Monday, February 20, 2012

Chronicles of the Black Company by Glen Cook

It's a safe bet these days that if I'm not blogging, I'm reading. Lots. Last week, I returned to the former job I had, that of "small town bartender" - that and everyone in my house being afflicted by some curious stomach ailment - which has slowed me down somewhat, pending a readjustment to my scheduling and activities.

This is where I get my reading goals caught up - for this was actually three books in one. Speaking of which, instead of labeling my posts "reading journal", I'm going to do this instead. Easier to glimpse and decide if you want to read it. Housekeeping and navel gazing, woo hoo!

Chronicles of the Black Company - Glen Cook. 2007. (Male, Fantasy, Series, New Author)

Darkness wars with darkness as the hard-bitten men of the Black Company take their pay and do what they must. They bury their doubts with their dead. 
Then comes the prophecy: The White Rose has been reborn, somewhere, to embody good once more….
The three stories of the omnibus (as seen on the cover) are The Black Company, Shadows Linger, and The White Rose. While probably not the intention, I thought the first one was superior to the ones that followed.

This was straight up epic military fiction. The best description of it came from Steven Erikson's back cover blurb which reads, "Reading his stuff was like reading Vietnam War fiction on peyote."

The narrative voice was excellent - if you've ever watched a military movie, there's always some old general who does a voice over monologue, and that's how I heard it. Sharp, dry, chopped language. Some things get explained, some things don't. A lot of self-deprecation... it's that alpha male voice that looks back and says, "I coulda done that better."

Very entertaining. And despite it being primarily a military fiction, there were a great number of fantastic elements (flying whales, talking rocks, prophecies, and more) and plenty of magic. The magic was more LoTR than Codex Alera*, but this was balanced by making the practitioners relatively mortal, if not hard to kill. Moreso, the theme of The Black Company, as a military unit, was to use guile to force the enemies to make mistakes, so magic had a role and a place, and did not instantly solve the problems they faced.

Glen Cook is one of those authors that gets a lot of mention on book review blogs. I can see why. He created a solid world, with a memorable cast of well-developed characters. The stories were very fast with lots of gritty action. Having said that, this wouldn't be everyone's cup of tea, leaning more towards a Joe Abercrombie** notion on the fuzzy vs gritty scale. This much action, in a military setting, inevitably leaves less room for character development and warm fuzzies at the ending.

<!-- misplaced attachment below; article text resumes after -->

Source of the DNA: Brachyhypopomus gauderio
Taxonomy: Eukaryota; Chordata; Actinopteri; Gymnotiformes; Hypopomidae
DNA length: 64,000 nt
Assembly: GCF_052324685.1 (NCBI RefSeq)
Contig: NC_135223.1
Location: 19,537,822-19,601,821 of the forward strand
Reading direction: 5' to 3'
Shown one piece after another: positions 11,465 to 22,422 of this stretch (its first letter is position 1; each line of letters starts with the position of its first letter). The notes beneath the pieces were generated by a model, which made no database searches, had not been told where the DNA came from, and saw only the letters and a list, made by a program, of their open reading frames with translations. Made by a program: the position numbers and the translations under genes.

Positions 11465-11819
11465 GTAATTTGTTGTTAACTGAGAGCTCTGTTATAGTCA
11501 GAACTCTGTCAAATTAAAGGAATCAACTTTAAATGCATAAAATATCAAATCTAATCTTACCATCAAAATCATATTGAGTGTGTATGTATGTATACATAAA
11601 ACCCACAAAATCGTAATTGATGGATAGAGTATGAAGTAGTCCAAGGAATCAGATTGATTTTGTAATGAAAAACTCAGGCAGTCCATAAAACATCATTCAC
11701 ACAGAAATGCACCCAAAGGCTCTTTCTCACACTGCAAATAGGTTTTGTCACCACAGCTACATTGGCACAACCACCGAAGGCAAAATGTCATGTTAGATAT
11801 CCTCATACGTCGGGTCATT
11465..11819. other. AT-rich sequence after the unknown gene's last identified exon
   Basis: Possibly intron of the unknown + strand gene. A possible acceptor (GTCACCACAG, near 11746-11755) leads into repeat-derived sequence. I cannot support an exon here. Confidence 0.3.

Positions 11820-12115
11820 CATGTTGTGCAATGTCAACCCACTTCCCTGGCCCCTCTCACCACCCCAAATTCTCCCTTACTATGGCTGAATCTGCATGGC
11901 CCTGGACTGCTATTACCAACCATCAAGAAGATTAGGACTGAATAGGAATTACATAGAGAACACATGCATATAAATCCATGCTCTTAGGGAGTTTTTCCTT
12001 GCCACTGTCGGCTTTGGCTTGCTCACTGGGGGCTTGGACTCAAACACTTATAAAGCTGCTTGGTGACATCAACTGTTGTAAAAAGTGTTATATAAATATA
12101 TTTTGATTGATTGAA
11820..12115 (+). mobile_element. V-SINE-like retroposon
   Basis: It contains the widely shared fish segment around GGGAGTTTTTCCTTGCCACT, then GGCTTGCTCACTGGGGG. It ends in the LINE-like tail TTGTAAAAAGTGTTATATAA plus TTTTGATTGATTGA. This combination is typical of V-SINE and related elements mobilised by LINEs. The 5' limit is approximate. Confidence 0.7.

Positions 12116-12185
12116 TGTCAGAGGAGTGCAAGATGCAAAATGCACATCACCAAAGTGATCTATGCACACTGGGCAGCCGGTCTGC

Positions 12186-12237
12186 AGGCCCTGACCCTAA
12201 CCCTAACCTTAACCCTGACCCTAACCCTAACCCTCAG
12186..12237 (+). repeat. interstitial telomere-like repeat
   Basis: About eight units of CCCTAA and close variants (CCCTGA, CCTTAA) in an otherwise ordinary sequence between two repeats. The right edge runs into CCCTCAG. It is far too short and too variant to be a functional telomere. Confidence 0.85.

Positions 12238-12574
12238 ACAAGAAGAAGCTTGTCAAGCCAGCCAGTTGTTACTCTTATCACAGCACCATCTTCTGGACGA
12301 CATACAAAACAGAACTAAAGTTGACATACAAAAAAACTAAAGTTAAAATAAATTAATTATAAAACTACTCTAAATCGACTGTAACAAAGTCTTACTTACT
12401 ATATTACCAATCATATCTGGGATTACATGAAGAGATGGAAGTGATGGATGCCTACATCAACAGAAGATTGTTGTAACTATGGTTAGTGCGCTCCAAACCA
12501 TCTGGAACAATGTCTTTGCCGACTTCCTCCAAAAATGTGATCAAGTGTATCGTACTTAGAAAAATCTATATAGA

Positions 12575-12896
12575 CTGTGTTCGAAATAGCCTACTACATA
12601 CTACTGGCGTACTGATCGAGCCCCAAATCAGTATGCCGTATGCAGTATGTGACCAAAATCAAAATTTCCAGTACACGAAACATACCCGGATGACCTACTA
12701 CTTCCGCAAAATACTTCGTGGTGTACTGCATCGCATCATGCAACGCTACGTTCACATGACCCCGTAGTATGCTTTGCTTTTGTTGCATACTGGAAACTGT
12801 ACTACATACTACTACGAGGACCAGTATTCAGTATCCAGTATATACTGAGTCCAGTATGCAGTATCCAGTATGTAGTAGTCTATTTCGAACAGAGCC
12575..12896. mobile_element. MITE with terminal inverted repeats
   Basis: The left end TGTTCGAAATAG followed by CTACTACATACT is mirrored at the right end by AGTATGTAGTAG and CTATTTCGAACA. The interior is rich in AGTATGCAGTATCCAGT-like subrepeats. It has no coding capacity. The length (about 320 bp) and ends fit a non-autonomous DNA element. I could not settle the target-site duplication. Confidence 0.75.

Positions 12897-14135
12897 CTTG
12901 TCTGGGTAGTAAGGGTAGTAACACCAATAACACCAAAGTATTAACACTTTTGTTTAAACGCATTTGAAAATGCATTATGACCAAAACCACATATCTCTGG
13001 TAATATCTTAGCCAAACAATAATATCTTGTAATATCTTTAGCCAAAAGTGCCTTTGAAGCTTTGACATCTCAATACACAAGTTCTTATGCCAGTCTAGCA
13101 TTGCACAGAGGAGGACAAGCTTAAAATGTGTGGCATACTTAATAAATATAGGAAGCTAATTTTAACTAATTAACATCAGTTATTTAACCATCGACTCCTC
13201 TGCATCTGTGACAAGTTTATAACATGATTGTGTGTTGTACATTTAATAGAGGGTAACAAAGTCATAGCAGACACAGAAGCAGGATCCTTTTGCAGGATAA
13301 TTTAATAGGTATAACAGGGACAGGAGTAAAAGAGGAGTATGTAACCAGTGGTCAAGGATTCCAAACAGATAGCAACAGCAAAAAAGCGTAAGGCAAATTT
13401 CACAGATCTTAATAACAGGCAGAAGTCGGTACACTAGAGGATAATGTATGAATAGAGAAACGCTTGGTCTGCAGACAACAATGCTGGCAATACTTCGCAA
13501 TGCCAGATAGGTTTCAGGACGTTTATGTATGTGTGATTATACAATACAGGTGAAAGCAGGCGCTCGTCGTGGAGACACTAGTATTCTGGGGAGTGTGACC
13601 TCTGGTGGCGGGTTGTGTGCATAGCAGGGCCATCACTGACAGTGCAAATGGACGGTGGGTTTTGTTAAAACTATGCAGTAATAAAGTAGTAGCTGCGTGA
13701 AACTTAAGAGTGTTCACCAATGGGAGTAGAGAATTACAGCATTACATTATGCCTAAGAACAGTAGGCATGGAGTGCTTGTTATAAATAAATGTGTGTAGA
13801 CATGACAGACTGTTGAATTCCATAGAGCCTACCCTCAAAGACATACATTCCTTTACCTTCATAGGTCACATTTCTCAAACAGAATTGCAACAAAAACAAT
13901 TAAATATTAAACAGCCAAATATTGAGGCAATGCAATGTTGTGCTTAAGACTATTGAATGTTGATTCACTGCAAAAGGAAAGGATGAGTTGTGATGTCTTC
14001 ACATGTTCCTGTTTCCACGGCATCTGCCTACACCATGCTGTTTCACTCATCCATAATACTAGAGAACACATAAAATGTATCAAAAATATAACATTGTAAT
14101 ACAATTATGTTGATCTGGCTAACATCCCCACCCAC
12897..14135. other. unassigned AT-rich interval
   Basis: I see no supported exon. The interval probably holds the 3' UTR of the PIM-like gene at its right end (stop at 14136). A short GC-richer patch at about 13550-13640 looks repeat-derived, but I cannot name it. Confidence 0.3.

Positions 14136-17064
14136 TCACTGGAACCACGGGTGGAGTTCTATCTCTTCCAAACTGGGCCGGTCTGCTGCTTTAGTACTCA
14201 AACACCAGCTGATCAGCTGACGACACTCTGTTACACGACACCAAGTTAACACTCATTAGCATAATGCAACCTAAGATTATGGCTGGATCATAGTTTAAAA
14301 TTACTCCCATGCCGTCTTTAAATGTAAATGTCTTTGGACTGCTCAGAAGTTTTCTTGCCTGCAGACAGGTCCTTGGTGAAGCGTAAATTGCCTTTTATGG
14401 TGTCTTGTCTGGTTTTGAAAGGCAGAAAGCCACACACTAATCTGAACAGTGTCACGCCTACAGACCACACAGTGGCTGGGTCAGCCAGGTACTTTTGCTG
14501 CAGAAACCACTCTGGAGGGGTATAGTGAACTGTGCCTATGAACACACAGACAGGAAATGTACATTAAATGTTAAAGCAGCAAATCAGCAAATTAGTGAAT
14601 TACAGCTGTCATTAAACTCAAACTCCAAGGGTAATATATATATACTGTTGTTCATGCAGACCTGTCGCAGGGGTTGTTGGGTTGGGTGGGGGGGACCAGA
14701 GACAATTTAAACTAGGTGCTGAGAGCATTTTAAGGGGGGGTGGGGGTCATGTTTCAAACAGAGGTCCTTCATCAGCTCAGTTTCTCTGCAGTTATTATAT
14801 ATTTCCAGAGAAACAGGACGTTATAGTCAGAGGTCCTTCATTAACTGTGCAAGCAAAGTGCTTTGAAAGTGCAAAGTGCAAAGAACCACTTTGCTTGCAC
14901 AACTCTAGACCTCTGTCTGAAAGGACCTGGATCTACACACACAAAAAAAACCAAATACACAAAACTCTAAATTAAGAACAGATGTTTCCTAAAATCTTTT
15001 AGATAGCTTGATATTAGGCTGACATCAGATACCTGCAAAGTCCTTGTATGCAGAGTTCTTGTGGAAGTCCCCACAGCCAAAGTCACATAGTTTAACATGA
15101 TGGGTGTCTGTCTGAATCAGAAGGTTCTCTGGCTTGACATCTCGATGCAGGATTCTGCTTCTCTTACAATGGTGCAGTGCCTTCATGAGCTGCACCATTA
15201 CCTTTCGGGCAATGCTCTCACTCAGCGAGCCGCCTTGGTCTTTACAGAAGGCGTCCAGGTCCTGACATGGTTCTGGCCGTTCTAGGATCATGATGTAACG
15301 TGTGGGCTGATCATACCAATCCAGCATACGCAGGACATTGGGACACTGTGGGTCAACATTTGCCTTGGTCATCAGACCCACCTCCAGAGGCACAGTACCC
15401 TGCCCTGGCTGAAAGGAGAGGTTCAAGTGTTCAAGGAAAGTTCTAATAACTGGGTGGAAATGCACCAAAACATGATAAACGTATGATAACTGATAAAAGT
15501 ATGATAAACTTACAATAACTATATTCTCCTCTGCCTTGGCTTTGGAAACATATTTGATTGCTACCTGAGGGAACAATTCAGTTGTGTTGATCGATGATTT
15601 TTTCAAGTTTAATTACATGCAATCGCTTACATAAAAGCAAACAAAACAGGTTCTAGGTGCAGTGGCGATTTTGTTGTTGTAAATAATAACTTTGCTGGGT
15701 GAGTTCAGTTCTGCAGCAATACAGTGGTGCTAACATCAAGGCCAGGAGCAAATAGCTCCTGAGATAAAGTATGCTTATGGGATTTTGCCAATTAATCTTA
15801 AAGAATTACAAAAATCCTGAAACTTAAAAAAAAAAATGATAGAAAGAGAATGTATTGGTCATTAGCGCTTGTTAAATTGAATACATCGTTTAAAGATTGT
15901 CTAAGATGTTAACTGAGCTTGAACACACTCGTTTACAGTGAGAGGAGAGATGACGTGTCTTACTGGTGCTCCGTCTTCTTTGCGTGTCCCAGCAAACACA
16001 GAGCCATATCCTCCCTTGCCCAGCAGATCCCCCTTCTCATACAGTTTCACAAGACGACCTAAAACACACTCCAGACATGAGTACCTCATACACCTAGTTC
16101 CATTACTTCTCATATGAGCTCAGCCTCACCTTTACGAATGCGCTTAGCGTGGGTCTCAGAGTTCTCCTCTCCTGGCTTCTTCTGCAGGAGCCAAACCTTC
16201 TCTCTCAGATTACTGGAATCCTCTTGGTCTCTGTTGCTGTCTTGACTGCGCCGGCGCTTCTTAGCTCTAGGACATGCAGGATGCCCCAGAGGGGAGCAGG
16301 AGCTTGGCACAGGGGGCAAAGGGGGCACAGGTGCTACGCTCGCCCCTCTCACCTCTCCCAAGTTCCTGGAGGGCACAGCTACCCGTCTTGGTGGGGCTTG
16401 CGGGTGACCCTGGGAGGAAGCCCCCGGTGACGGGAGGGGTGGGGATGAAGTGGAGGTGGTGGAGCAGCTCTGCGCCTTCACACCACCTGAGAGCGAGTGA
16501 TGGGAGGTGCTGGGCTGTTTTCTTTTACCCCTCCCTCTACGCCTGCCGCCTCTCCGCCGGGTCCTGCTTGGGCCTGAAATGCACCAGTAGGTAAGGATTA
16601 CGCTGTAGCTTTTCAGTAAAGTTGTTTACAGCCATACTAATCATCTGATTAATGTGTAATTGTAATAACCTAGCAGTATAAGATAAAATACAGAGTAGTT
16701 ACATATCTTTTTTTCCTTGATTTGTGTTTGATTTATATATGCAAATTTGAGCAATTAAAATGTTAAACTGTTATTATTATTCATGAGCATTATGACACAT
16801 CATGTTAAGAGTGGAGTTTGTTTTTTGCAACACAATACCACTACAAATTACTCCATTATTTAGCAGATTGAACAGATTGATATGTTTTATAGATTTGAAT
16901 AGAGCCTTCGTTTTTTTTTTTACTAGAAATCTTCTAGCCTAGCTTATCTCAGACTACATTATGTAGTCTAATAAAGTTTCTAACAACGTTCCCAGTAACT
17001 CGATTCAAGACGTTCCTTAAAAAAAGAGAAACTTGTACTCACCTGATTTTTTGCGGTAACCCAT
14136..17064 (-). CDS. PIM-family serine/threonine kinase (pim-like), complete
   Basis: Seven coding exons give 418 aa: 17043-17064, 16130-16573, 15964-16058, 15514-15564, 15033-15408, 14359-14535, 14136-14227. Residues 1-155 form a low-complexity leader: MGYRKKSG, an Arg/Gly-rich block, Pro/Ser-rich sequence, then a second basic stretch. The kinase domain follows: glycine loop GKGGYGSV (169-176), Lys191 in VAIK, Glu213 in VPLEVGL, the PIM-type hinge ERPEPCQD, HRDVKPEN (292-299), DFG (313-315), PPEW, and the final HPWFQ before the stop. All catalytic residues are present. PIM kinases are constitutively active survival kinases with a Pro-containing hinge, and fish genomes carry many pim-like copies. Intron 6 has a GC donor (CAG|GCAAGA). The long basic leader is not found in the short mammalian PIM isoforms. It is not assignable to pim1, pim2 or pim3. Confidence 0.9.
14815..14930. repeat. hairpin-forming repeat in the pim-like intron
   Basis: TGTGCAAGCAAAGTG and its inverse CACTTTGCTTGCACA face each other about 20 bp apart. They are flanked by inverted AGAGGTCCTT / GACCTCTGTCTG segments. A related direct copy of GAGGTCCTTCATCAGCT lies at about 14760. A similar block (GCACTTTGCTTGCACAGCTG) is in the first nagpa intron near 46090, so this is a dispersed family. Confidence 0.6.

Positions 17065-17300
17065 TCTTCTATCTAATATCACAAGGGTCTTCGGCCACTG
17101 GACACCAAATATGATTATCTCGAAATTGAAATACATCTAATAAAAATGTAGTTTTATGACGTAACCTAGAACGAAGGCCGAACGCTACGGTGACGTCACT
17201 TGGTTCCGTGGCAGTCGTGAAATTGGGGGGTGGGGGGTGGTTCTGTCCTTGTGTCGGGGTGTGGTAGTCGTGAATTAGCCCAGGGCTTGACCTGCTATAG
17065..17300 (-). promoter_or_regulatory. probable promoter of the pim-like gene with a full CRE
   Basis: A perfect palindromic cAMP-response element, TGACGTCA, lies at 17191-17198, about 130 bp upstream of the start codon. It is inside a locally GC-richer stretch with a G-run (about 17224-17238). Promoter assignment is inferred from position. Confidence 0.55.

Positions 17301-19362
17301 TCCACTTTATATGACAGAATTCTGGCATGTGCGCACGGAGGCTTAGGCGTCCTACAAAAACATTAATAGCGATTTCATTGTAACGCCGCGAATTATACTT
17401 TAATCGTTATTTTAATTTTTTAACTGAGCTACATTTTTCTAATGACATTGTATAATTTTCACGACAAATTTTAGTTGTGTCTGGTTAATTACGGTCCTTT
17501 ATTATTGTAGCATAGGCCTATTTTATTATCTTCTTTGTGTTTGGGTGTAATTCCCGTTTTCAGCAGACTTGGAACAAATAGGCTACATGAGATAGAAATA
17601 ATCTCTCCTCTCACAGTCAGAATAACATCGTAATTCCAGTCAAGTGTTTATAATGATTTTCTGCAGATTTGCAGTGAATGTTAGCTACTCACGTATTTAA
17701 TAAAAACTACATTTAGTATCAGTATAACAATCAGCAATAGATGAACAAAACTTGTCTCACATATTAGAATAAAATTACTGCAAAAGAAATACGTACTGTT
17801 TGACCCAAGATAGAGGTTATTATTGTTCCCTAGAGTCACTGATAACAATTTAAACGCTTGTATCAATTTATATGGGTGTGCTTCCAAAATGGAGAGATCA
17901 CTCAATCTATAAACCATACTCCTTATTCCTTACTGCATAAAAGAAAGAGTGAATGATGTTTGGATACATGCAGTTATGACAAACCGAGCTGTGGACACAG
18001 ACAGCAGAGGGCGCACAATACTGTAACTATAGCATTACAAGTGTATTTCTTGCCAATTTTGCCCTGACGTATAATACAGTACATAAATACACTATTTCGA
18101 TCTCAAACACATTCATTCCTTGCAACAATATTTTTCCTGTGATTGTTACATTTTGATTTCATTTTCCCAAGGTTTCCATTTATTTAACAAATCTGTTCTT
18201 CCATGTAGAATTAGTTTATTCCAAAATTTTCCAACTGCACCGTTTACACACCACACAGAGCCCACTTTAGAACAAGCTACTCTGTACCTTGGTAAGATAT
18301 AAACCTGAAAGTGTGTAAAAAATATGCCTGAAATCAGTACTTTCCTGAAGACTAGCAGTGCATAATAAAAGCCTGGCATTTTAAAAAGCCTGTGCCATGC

However, Chronicles of the Black Company wasn't all doom and gloom, and it certainly wasn't as dark as Abercrombie or GRRM. Mind you, while the omnibus edition came out in 2007, the original stories came out in 1984 and 1985, so this was absolutely pretty dark and gritty for back then.

Overall, I enjoyed it, though. Glad I read it and I'll be returning to read more of it in the future. Solid characters, interesting world, and a stimulating pace. I'm a better writer for having read this.


* & ** - I'm not doing book reviews, but I can't really help but to measure things on a scale.

On the magical realism scale, I'd place Lord of the Rings and Harry Potter on one end as the most unrealistic. Wave your fingers, chant a funny word, and something wonderful happens. On that end, magic has more to do with your age and/or destiny.

On the other end of the scale, I'm using Jim Butcher's Codex Alera as a good, balanced, realistic, magical system. In a balanced system, everyone has access to magic, it requires study and practice and it has notable costs and limitations. (Magical realism is all the buzz in bloglandia lately - probably deserves its own post.)

The other scale is the Fuzzy vs. Gritty scale. I'd use LOTR as one end of the scale again, where everyone pretty much grows up and lives happily ever after, the much more wiser for their adventure. The other end of the scale belongs to Joe Abercrombie, where sometimes the bastards win and the heroes get killed. Also, the amount of doom, gloom, blood and generally unacceptable social conditions.

I may have to rework those ideas somewhat. I'm open to suggestion.


  1. I wish I could comment on the books... but I am glad you are having your time to read. :)

  2. Well, you know, that happens. My reading these days is pretty diverse, could be that I read something that catches your fancy. Though I happen to know you're working your way through Girl with the Dragon Tattoo series lately. Thanks for stopping by. XO


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